a WOMAN upon whom depended, to a certain extent, my peace of mind and
happiness. From the time of my earliest recollection I can remember
Masha an inmate of our house, yet never until the occurrence of which
I am going to speak--an occurrence which entirely altered my
impression of her--had I bestowed the smallest attention upon her. She
was twenty-five years old, while I was but fourteen. Also, she was
very beautiful. But I hesitate to give a further description of her
lest my imagination should once more picture the bewitching, though
deceptive, conception of her which filled my mind during the period of
my passion. To be frank, I will only say that she was extraordinarily
handsome, magnificently developed, and a woman--as also that I was but
At one of those moments when, lesson-book in hand, I would pace
the room, and try to keep strictly to one particular crack in the
floor as I hummed a fragment of some tune or repeated some vague
formula--in short, at one of those moments when the mind leaves off
thinking and the imagination gains the upper hand and yearns for new
impressions--I left the schoolroom, and turned, with no definite
purpose in view, towards the head of the staircase.
Somebody in slippers was ascending the second flight of stairs. Of
course I felt curious to see who it was, but the footsteps ceased
abruptly, and then I heard Masha's voice say:
"Go away! What nonsense! What would Maria Ivanovna think if she
were to come now?"
"Oh, but she will not come," answered Woloda's voice in a whisper.
"Well, go away, you silly boy," and Masha came running up, and
fled past me.
I cannot describe the way in which this discovery confounded me.
Nevertheless the feeling of amazement soon gave place to a kind of
sympathy with Woloda's conduct. I found myself wondering less at the
conduct itself than at his ability to behave so agreeably. Also, I
found myself involuntarily desiring to imitate him.
Sometimes I would pace the landing for an hour at a time, with no
other thought in my head than to watch for movements from above. Yet,
although I longed beyond all things to do as Woloda had done, I could
not bring myself to the point. At other times, filled with a sense of
envious jealousy, I would conceal myself behind a door and listen to
the sounds which came from the maidservants' room, until the thought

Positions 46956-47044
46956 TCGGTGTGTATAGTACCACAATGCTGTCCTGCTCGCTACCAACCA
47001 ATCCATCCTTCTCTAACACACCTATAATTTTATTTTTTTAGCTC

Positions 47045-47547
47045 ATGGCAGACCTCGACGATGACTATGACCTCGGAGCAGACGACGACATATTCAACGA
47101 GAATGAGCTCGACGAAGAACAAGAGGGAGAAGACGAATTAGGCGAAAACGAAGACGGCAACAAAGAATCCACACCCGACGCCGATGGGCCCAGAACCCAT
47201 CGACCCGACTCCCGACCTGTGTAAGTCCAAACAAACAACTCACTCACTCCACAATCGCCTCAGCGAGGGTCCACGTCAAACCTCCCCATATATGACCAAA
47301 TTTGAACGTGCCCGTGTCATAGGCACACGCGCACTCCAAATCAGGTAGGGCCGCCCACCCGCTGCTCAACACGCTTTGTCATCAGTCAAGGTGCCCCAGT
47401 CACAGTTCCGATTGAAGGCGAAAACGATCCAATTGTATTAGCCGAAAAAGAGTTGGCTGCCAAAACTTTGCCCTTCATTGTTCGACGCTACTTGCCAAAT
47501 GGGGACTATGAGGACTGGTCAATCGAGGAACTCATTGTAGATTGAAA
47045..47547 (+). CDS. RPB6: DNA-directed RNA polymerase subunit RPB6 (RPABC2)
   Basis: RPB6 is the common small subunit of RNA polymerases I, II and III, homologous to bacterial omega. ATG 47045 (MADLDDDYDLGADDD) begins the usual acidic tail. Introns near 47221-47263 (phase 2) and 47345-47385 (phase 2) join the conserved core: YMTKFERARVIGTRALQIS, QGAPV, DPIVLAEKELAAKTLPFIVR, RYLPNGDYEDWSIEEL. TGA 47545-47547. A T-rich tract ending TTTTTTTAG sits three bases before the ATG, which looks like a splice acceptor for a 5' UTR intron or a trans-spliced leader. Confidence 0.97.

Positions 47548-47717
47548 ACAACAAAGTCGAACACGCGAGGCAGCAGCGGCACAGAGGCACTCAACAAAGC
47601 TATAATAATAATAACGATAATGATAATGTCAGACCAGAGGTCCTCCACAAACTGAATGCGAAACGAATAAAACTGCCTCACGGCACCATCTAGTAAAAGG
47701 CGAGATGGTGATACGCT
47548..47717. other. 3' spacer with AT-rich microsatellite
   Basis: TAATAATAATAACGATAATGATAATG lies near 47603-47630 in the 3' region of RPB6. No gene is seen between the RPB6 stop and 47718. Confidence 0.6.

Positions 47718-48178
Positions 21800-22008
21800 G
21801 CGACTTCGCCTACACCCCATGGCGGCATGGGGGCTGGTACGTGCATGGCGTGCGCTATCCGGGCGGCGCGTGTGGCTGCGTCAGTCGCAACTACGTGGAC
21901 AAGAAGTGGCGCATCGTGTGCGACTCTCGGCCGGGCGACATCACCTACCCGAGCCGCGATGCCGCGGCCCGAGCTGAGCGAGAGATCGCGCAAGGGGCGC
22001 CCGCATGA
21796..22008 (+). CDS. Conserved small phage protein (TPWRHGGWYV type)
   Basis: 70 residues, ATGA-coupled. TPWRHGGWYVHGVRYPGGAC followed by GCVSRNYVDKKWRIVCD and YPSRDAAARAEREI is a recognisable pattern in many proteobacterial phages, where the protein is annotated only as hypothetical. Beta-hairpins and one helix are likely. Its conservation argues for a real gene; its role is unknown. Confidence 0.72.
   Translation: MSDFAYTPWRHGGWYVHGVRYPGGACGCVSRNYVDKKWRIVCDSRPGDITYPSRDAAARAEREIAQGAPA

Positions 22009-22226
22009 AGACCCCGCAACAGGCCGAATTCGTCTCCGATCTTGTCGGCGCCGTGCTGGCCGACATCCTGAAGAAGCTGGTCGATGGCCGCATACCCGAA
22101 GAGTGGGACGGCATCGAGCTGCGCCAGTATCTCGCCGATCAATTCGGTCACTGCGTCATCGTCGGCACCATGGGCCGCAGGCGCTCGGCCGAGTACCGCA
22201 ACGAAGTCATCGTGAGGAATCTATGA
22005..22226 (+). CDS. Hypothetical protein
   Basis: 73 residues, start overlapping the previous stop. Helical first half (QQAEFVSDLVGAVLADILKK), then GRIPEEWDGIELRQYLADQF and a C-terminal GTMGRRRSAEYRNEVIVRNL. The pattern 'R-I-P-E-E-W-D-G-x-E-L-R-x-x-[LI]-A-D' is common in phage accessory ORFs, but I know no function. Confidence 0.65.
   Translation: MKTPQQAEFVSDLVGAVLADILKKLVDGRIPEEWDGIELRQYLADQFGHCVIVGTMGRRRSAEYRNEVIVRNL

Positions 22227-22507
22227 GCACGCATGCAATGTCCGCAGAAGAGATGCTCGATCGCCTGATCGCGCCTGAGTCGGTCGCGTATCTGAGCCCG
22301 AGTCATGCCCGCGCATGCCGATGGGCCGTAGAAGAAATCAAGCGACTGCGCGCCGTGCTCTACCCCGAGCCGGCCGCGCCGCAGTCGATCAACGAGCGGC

would occur to my mind, "How if I were to go in now and, like Woloda,
kiss Masha? What should I say when she asked me--ME with the huge nose
and the tuft on the top of my head--what I wanted?" Sometimes, too, I
could hear her saying to Woloda,
"That serves you right! Go away! Nicolas Petrovitch never comes in
here with such nonsense." Alas! she did not know that Nicolas
Petrovitch was sitting on the staircase just below and feeling that
he would give all he possessed to be in "that bold fellow Woloda's"
place! I was shy by nature, and rendered worse in that respect by a
consciousness of my own ugliness. I am certain that nothing so much
influences the development of a man as his exterior--though the
exterior itself less than his belief in its plainness or beauty.
Yet I was too conceited altogether to resign myself to my fate. I
tried to comfort myself much as the fox did when he declared that the
grapes were sour. That is to say, I tried to make light of the
satisfaction to be gained from making such use of a pleasing exterior
as I believed Woloda to employ (satisfaction which I nevertheless
envied him from my heart), and endeavoured with every faculty of my
intellect and imagination to console myself with a pride in my
VII. SMALL SHOT
"Good gracious! Powder!" exclaimed Mimi in a voice trembling with
alarm. "Whatever are you doing? You will set the house on fire in a
moment, and be the death of us all!" Upon that, with an indescribable
expression of firmness, Mimi ordered every one to stand aside, and,
regardless of all possible danger from a premature explosion, strode
with long and resolute steps to where some small shot was scattered
about the floor, and began to trample upon it.
When, in her opinion, the peril was at least lessened, she called
for Michael and commanded him to throw the "powder" away into some
remote spot, or, better still, to immerse it in water; after which she
adjusted her cap and returned proudly to the drawing- room, murmuring
as she went, "At least I can say that they are well looked after."
When Papa issued from his room and took us to see Grandmamma we
found Mimi sitting by the window and glancing with a grave,
mysterious, official expression towards the door. In her hand she was
holding something carefully wrapped in paper. I guessed that that
something was the small shot, and that Grandmamma had been informed of
the occurrence. In the room also were the maidservant Gasha (who, to
judge by her angry flushed face, was in a state of great irritation)
and Doctor Blumenthal--the latter a little man pitted with smallpox,
who was endeavouring by tacit, pacificatory signs with his head and
eyes to reassure the perturbed Gasha. Grandmamma was sitting a little
askew and playing that variety of "patience" which is called "The
Traveller"--two unmistakable signs of her displeasure.
"How are you to-day, Mamma?" said Papa as he kissed her hand
respectfully. "Have you had a good night?"
"Yes, very good, my dear; you KNOW that I always enjoy sound
health," replied Grandmamma in a tone implying that Papa's inquiries